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GECF participates in the 43rd International Association for Energy Economics Conference

 

The Gas Exporting Countries Forum (GECF), the global platform of the leading gas producing countries, participated in the annual International Association for Energy Economics (IAEE) Conference, which brought together energy economists, policymakers, and business executives from across the world. This year the Institute of Energy Economics, Japan (IEEJ) in partnership with the National Graduate Institute for Policy Studies (GRIPS), hosted the Conference in a hybrid format in Tokyo, Japan (31 July - 4 August 2022).

On 2 August, the GECF participated in a roundtable discussion on energy transition and the role of fossil fuels. Fossil fuels were discussed from financial, decarbonisation, and policy angles. Mr Mustafa Amer, a researcher at the GECF, presented on the theme of Energy Transition and the Role of Natural Gas. In his presentation, Mr Amer discussed the growing role of natural gas by mid-century based on the latest edition of the GECF Global Gas Outlook, the role of the financial sector in ensuring an adequate supply of energy, the role of carbon removal technologies in the climate agenda, and the future of energy demand in the IPCC assessed scenarios. Mr Amer concluded that "even in Paris-aligned scenarios, natural gas will remain in demand in all regions of the world. The financial sector should maintain responsible financing for energy supply projects while the demand side; with its policies, priorities, and technologies, determines which energy mix to adopt".

In another presentation, Mr Seyed Mohsen Razavi, Energy Technology Analyst, presented his paper on “The Role of Hydrogen in Achieving Carbon Neutrality”, in which he explained how hydrogen would contribute to global carbon neutrality by penetrating hard-to-electrify sectors. In his presentation, Mr Razavi elaborated on the exclusive role of hydrogen and the potential of CO2 abatement through its development. He indicated that hydrogen is not the only measure but is unique for particular sectors. According to his paper, natural gas coupled with CCS and renewable power are among the most potent and reliable sources to decarbonise the energy system in terms of the volume of mitigation potential.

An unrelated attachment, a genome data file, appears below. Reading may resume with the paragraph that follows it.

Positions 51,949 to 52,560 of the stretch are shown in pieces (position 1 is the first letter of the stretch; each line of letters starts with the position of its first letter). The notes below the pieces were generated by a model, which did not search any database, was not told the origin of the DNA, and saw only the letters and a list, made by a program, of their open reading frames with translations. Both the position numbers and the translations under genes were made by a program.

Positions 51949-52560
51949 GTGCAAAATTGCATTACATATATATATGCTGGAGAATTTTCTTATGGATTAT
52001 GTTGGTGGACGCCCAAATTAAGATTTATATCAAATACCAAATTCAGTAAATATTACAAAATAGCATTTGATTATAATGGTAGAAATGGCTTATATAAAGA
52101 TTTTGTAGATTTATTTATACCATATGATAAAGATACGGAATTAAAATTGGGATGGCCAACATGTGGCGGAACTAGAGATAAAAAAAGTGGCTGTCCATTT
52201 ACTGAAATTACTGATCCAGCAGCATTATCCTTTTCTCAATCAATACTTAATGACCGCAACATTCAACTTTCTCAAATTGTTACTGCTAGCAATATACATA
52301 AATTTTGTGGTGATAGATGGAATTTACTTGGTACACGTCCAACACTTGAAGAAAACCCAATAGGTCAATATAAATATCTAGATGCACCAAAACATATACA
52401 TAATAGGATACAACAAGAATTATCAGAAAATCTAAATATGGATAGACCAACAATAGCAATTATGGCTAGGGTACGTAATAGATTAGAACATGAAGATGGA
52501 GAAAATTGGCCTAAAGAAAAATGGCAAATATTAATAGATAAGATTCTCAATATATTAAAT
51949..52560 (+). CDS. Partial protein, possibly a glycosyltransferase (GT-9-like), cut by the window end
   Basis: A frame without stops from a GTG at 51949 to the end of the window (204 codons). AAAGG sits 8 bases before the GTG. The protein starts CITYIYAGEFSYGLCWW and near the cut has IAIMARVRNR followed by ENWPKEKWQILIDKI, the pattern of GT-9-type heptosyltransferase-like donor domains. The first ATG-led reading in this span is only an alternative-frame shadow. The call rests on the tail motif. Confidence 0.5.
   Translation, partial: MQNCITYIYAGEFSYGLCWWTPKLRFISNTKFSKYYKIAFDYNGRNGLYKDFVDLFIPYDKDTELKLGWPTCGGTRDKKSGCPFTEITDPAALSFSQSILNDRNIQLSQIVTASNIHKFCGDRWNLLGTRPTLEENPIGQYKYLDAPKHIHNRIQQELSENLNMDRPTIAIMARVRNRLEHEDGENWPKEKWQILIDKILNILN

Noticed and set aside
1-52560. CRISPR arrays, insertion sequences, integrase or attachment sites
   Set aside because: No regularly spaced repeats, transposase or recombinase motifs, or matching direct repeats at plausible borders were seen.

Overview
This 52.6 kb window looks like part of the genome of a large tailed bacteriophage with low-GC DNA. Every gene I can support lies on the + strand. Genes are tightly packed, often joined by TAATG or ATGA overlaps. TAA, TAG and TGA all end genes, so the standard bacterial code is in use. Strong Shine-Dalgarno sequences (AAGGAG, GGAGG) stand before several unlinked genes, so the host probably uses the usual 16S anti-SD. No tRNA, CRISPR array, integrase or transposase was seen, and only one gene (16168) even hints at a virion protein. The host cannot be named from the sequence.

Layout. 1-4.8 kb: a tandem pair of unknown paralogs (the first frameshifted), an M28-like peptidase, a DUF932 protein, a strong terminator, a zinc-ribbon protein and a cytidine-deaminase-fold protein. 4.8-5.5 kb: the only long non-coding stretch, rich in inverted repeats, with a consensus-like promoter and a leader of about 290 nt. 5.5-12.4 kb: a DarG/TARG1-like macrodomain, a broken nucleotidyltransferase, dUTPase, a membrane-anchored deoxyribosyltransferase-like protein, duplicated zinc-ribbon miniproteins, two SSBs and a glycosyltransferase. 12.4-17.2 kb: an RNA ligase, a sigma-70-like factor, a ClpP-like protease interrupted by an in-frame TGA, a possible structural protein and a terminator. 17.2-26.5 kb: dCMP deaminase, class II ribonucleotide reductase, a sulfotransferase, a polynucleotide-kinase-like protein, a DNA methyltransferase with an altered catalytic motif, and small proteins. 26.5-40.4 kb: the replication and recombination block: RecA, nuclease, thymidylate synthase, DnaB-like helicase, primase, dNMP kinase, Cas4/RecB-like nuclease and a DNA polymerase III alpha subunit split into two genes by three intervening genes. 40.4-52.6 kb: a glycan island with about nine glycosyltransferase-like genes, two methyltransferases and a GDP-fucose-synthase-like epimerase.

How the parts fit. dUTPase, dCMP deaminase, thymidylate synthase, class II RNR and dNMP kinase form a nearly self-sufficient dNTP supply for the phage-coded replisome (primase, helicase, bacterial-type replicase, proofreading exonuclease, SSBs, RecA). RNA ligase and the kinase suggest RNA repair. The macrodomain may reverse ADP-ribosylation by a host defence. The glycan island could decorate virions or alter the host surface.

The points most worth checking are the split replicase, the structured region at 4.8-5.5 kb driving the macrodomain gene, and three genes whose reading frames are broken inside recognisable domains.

Ms Galia Fazeliyanova, Energy Economics Analyst, presented a study on the “Future of LNG market: shortage or oversupply?”, and noted that limited LNG supply growth through to 2026 as a result of limited FIDs and delays to projects under construction – from now until 2026 - will intensify competition between Asia and Europe for uncontracted LNG. Europe, once “the market of last resort” will compete for LNG with Asia, but imports will only increase substantially post 2026 as more supply is available.

At the Natural Gas Session on 3 August, the GECF’s Senior Energy Forecast Analyst, Dr Hussein Moghaddam, presented the results of his study on “The role of natural gas in mitigating GHG emissions: The environmental Kuznets Curve hypothesis for the major gas producing countries”, and noted that as natural gas is the lowest-carbon hydrocarbon compared to other fossil fuels, substituting gas with oil and coal would reduce the speed and slope of CO2 emissions. Furthermore, he opined that investment in technologies to prevent emissions from the entire gas value chain as well as in investment in CCS technology is necessary for the gas industry. 

Dr Alexander Ermakov, Energy Econometrician, presented the study in the same session, entitled “Natural gas in the transition to low-carbon transport systems: focus on marine bunkering and NGVs”. This paper summarises the environmental advantages of natural gas use in transport modes, discusses supporting policy measures and regulatory frameworks and assesses how the outlook for natural gas in the road and marine transport will evolve over the long-term.

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GECF participates in the 43rd International Association for Energy Economics Conference  
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